When you are facing a brand new page in life, when you are afraid because you are reinventing a working identity, artist Stan Fellows suggests that we do the “Dumb Thing” first.
Well, maybe he didn’t exactly say that about career reinvention. Although he recently reworked the way he earns a living.
What he has to say, and what I took from this sketchbook video clip was how to benefit from doing the most unpractical, logic void experiment first.
By doing the thing that seems impractical or silly we can relieve ourselves of excessive stress and pressure. And in the process, we actually take steps. We move from fear and paralysis toward movement and eventual outcomes.
Taking those first, few steps to carve out a new way of life or a new career can be some of the most terrifying and clumsy. And yet, often they are the most critical. When we take these steps in a manner suggested by Fellows, we unplug from being overly concerned with outcomes. We start to get traction.
I am a student of career reinvention. Having changed my working identity at least seven times and coaching those currently in the process I know many of the strategies that support reinvention.
Here are a few first steps that you can take right now:
- Study the book Working Identity by Hermina Ibarra
- Sign-up for one of our reinvention coaching engagements – inquire at email@example.com
- Watch our playlist on YouTube to hear from other people who are making the leap
- Read the related article in the Christian Science Monitor
No matter where you are, stop thinking about change and start acting toward your next working identity.
“Events forced me to act boldly, to act fearlessly, to take a chance and assess what really matters.” – Stan Fellows, a former acclaimed magazine illustrator who now paints landscapes along roadsides.
Changing a career means we must redefine our working identity. How we’ve considered ourselves in past, professional roles has become a sort of identity. Healthy and sustainable career transition often follows an act-first-then-think-about-it sequence of events. The intimate connection we have with our identity at work has come from years of action. When we take on the process of reinventing how we work and who we are at work, we are wise to resort to the same method – take action first.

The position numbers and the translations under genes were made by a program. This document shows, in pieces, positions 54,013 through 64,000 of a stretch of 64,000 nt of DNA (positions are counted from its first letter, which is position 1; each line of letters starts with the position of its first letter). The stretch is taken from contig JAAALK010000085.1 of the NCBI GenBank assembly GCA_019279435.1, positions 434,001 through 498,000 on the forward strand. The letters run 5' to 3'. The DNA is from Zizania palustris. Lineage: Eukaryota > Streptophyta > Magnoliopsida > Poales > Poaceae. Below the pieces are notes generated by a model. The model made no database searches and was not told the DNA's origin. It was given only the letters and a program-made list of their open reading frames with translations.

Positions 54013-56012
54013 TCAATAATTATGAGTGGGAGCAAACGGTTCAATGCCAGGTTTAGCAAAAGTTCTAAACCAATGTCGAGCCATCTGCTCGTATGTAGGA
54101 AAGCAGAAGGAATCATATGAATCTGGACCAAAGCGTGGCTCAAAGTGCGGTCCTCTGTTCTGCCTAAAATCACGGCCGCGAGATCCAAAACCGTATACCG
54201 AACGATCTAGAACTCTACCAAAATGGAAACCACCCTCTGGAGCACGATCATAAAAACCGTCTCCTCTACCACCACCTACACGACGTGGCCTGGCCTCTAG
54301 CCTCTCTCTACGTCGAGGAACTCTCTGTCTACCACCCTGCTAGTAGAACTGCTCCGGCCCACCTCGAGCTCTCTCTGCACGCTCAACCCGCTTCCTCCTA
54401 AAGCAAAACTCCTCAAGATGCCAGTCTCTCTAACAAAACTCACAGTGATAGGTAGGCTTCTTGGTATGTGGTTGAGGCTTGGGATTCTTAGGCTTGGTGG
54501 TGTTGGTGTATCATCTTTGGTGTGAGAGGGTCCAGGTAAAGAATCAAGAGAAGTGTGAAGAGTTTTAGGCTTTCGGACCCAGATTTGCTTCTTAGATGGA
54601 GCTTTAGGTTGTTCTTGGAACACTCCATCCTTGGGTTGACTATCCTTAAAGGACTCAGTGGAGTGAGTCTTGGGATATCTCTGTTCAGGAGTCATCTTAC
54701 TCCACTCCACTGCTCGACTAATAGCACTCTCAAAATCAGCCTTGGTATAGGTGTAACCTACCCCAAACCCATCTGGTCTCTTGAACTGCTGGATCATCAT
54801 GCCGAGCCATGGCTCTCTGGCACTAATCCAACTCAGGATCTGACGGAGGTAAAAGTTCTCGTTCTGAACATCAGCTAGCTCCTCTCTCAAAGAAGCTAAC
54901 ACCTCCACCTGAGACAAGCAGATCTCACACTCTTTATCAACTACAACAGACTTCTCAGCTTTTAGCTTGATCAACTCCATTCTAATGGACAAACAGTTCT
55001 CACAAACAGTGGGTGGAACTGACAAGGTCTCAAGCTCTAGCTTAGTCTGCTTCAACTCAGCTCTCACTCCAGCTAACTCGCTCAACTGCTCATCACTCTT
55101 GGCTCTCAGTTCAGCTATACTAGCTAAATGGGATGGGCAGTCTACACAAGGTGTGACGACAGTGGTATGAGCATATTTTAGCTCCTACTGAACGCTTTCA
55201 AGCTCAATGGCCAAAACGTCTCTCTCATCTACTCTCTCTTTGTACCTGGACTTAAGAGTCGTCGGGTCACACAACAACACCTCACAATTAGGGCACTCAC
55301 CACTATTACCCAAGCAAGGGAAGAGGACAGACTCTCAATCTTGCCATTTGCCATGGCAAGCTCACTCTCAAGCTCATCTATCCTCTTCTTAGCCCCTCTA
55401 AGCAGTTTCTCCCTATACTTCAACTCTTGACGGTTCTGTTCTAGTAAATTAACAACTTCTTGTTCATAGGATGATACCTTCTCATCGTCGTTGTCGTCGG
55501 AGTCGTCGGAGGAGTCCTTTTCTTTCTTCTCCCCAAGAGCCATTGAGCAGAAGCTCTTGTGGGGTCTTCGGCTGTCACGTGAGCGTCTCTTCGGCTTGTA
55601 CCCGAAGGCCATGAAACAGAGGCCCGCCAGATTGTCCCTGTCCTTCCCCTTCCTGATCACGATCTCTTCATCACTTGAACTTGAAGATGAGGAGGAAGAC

Let me know if I can assist you in your quest for a new life or a new career – firstname.lastname@example.org
If the Great Recession and its chaotic aftermath have a story line, it goes something like this: “The worst economic downturn in nearly 80 years throws millions of Americans out of work – 15.4 million are unemployed at the peak, 13.1 million are still without a job two years later.
Out of that crucible, an increasing number of workers are trying to reinvent them to fit in with a fragile, fast-moving world. For some, it’s a voluntary change. For many, it isn’t. It’s a rough-and-tumble necessity. The future demands it.” – The Christian Science Monitor, Cover Story; The job-shifters: people who reinvent themselves mid-career, February 5, 2012
If the Great Recession’s employment scene has a personal voice it would say something like this:
“I didn’t grow up knowing what I wanted to ‘be’, it all sort of happened. And I never realized how much of my identity was tied up in my job until I was without one for the first time in 30 years. And that I could not detect the changes in my role because I never really planned them….And it is more than a little humbling to have absolutely no idea what to do next…” – SoulSalt Inc. Reinvention Client, 2012
Most professionals are being forced to create new careers in what has been called an “unforgiving economy.”
This phenomenon is so widespread that Fast Company did a Cover Story on the topic calling it Generation Flux. The Christian Science Monitor did a similar story titling it The Job-Shifters, People who reinvent themselves mid-career.
No matter what you call it, the world of work has forever changed and those of us who are choosing to earn a living must learn to adapt.
At SoulSalt Inc. we teach classes and coach individuals and groups through tried and true strategies that support you safely through the complex process of reinvention.
One such client is waist deep into crafting a new life and a new career. Having attended individual coaching sessions and investing in a 2-day intensive, Julie McLaughlin Perez has gained valuable insights into how to “earn” while she “learns” – a vital step in sustaining one’s life while completely reworking one’s career.
Join us for a free webinar to follow Julie’s tracks, the reality of reinvention from her eyes and to offer the listener tools for their own, similar process. (Please click this link to register for Reinventing Your Working Identity on Monday, December 17, 2012 3:00 PM – 4:00 PM MST, Limited availability.)
Artist and creative genius Amanda Herring loves Christmas.
She especially loves decorating for the season and gathering friends and family around.
Take a peek into her world by viewing her latest e-mag.
See why SoulSalt believes she’s most clever of all the fish in town.
One of the key distinctions between a master coach and a novice is the use of language. In specific, a coach uses the power of Direct Communication in a skillful manner.
According to the I.C.F., a mastery level of Direct Communication goes beyond one’s ability to communicate effectively and with positive impact on the client. (see number 7 in the link)
A few key indicators that a coach has reached a high level of impact through language are as follows:
- The client and coach have an ease and freedom in the words and pacing used within their sessions.